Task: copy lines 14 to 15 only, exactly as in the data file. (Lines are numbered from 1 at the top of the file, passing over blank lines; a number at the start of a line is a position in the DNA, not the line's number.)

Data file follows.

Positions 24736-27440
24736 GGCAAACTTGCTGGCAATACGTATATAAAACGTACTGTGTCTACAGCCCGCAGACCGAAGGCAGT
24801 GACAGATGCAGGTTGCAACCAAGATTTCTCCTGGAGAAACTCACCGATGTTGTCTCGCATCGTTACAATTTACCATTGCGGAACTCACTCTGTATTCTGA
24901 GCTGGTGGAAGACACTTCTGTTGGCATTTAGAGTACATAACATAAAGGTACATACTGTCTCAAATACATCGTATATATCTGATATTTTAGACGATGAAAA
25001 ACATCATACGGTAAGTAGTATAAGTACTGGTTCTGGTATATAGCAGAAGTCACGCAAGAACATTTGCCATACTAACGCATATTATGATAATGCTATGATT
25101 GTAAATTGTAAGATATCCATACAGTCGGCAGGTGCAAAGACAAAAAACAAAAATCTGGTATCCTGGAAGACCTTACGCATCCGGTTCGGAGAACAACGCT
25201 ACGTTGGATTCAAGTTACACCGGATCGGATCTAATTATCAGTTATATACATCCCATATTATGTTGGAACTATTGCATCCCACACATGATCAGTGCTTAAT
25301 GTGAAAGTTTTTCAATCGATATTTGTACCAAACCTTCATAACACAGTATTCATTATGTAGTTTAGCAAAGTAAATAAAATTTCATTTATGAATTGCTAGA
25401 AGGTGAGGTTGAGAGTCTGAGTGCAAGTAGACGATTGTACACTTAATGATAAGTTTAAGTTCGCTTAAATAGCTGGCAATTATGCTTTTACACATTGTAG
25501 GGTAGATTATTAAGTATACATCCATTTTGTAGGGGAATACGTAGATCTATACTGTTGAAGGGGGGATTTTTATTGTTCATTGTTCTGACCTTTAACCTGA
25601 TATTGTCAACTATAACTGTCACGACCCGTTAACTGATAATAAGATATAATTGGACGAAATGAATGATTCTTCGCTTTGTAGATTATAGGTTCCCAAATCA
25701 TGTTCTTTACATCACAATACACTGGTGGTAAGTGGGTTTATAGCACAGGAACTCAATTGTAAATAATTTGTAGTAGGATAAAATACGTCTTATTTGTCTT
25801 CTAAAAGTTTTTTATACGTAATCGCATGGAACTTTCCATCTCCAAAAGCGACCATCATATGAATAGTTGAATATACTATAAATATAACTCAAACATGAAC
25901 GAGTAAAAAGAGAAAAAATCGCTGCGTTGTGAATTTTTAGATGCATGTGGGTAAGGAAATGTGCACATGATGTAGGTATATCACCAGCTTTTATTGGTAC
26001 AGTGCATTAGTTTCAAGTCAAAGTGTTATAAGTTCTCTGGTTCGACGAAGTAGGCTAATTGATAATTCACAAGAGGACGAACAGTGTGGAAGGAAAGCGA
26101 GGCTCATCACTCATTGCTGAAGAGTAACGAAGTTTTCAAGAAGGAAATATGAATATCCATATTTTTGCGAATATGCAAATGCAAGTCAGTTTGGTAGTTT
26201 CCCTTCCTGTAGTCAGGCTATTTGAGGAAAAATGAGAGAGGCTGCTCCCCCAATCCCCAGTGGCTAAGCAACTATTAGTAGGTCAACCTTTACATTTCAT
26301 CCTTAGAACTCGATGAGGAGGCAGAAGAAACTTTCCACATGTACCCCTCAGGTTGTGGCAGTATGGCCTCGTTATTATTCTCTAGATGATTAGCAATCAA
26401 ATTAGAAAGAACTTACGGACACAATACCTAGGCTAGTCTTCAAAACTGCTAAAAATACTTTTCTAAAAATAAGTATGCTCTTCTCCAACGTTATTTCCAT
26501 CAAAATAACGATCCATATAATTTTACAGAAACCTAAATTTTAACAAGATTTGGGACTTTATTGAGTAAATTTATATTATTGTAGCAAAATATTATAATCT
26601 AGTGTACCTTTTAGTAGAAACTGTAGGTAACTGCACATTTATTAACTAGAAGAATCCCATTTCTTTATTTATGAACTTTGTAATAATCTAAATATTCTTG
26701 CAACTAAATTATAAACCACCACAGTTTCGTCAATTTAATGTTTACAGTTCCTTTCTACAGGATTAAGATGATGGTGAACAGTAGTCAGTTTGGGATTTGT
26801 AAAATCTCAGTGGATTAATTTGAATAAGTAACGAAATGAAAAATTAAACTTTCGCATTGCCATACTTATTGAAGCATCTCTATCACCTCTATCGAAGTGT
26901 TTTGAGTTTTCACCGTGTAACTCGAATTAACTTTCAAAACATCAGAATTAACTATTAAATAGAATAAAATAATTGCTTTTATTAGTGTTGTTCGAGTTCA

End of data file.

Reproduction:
25901 GAGTAAAAAGAGAAAAAATCGCTGCGTTGTGAATTTTTAGATGCATGTGGGTAAGGAAATGTGCACATGATGTAGGTATATCACCAGCTTTTATTGGTAC
26001 AGTGCATTAGTTTCAAGTCAAAGTGTTATAAGTTCTCTGGTTCGACGAAGTAGGCTAATTGATAATTCACAAGAGGACGAACAGTGTGGAAGGAAAGCGA